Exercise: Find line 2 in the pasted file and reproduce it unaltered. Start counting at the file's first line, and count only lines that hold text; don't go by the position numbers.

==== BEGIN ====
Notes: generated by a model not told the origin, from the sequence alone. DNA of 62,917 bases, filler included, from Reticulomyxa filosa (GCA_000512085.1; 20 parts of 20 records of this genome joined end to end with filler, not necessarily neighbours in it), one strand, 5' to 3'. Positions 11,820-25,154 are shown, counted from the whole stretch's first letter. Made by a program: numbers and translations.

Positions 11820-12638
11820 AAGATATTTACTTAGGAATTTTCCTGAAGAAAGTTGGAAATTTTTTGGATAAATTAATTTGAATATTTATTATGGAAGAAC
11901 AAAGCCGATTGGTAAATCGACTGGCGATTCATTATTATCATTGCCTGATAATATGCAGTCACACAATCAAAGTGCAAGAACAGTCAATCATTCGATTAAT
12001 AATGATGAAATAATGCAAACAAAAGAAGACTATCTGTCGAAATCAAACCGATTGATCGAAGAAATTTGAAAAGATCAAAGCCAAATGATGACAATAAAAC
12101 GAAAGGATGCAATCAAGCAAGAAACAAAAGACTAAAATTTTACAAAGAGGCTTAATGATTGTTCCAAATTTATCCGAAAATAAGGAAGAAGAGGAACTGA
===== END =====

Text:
Positions 11820-12638